02.22.08

Cognitive Radio Definitions

Posted in cognitive standards at 9:13 am by JamesNeel

Because a) I sounded like I knew what I was talking about and perhaps more importantly b) I had to get off the teleconference early so I couldn’t say no, I got assigned to revise the SDR Forum Cognitive Radio Working Group’s definition of cognitive radio and the surrounding discussion in a nomenclature document which should come out sometime soon.

Thinking this might be of interest to readers of this blog, I’ve reproduced my contribution in the following.

Cognitive radio refers to both a device and to an engineering paradigm for designing wireless systems. Because cognition is normally associated with human thought processes, the cognitive radio community has adopted several terms from human psychology to describe cognitive radio whose meaning is unclear in an engineering setting. To resolve this, the following also defines these related terms in a manner applicable to wireless engineering.

Cognitive Radio (design paradigm)

An approach to wireless engineering wherein the radio, radio network, or wireless system is endowed with cognition and agency to intelligently adapt operational aspects of the radio, radio network, or wireless system.

Cognition

The capacity to perceive, retain, and reason about information.

Typical types of information used in a cognitive radio include location, environmental information, and internal states.

Agency

The capacity to make and implement choices.

Intelligent

Exhibiting behavior consistent with a purposeful goal.

While a system could be cognitive without exhibiting agency (e.g., a brain in a jar), or could have cognition and agency without intelligence (e.g., a person who makes all of his/her choices by a flip of a coin), all three aspects are critical to the cognitive radio design paradigm.

Perception

The process of acquiring, classifying, and organizing information.

Note that there are many different potential sources from which and kinds of information that may be acquired. Some sources may be internal (e.g., a measurement of an amplifier bias current); some may be external (e.g., information from a networked database); some information may be about itself (e.g., the radio’s own location); and some information may be about other radios (e.g., the interference experienced by another radio).

Reason

The application of logic and analysis to information.

Using these definitions, the cognitive radio design paradigm can be equivalently defined as follows.

Cognitive Radio (design paradigm)

An approach to wireless engineering wherein the radio, radio network, or wireless system is endowed with the capacities to:

  • acquire, classify, and organize information (cognitive – perceive)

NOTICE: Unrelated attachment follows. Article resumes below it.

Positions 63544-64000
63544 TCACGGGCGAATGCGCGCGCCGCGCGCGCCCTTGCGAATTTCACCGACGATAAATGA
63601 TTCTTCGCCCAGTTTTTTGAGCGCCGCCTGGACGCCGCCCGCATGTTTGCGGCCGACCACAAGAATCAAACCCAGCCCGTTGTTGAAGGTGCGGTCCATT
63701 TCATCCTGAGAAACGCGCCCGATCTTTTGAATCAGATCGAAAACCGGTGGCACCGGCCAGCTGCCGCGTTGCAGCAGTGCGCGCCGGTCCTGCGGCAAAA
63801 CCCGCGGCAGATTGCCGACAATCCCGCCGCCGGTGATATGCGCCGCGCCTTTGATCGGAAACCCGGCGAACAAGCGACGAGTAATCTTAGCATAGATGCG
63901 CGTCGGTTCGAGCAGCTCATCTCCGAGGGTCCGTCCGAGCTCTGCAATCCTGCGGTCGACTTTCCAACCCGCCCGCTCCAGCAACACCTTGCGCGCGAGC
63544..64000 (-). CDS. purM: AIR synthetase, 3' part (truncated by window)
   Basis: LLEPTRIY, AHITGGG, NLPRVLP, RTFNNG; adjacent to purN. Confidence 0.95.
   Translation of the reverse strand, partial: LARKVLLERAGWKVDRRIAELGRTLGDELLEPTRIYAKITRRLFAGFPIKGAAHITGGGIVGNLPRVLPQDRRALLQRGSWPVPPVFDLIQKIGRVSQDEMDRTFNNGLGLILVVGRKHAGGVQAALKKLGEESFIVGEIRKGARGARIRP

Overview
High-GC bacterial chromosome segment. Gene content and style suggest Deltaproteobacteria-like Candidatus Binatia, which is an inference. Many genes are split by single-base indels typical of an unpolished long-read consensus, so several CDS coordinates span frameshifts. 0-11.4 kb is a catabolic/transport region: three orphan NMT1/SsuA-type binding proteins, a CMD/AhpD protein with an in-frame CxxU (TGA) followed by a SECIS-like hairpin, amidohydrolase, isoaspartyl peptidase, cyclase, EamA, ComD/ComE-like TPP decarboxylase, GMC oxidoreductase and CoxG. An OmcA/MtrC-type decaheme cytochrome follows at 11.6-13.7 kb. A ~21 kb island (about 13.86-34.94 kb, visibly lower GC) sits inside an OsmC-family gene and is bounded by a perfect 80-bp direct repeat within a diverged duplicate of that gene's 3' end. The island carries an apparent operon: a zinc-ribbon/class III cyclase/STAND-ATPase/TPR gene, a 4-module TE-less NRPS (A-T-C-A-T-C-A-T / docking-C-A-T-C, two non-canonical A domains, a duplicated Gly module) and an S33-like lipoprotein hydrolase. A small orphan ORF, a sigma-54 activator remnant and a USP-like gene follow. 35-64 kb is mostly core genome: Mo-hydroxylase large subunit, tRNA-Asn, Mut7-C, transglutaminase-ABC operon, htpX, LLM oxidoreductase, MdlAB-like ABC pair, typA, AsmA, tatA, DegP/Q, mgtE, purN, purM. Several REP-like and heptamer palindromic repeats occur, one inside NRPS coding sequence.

• retain information (cognitive – retain)
  • apply logic and analysis to information (cognitive – reason)
  • make and implement choices (agency) about operational aspects of the radio, network, or wireless system in a manner consistent with a purposeful goal operational aspects of the radio, network, or wireless system (intelligent).

Because there are far too many ways that the cognitive radio paradigm can be applied to list all possible implementations, the following only defines the three classes of implementations most commonly discussed at the time this document was created.

Cognitive radio (device)

  1. A radio designed according to the cognitive radio engineering paradigm.
  2. Cognitive radio as defined in (2) that utilizes Software Defined Radio, Adaptive Radio, and other technologies
  3. A radio, radio network, or wireless system designed according to the cognitive radio engineering paradigm.
  4. A radio endowed with the capacities: to acquire, classify, retain, and organize information, to apply logic and analysis to information, and to make and implement choices about operational aspects of the radio in a manner consistent with a purposeful goal.

Note that cognitive radio does not explicitly refer to a specific realization of a radio. A mobile could be a cognitive radio; a base station could be a cognitive radio; a mesh node could be a cognitive radio; etc..

Cognitive network:

  1. A network designed according to the cognitive radio engineering paradigm.
  2. A network endowed with the capacities: to acquire, classify, retain, and organize information, to apply logic and analysis to information, and to make and implement choices about operational aspects of the network in a manner consistent with a purposeful goal.

Example: An enterprise WiFi network wherein “thin” access points take in sensing information which is then passed to a networked controller; which then assigns channels to the access points.

Note that the centralization of the capacities for cognition and agency is not critical to the concept of a cognitive network. Instead these capacities could be implemented as distributed processes.

Cognitive radio network: A network of cognitive radios

Example: An enterprise WiFi network wherein each access point is a cognitive radio.

It is important to note that having a capacity does not imply that the capability is always used. For instance a mobile cognitive radio might have its operation directed by a network at some times and be self-directed at other times. In all cases, the mobile cognitive radio remains a cognitive radio because it has the requisite capacities even when not actively exercised.

Comments are closed.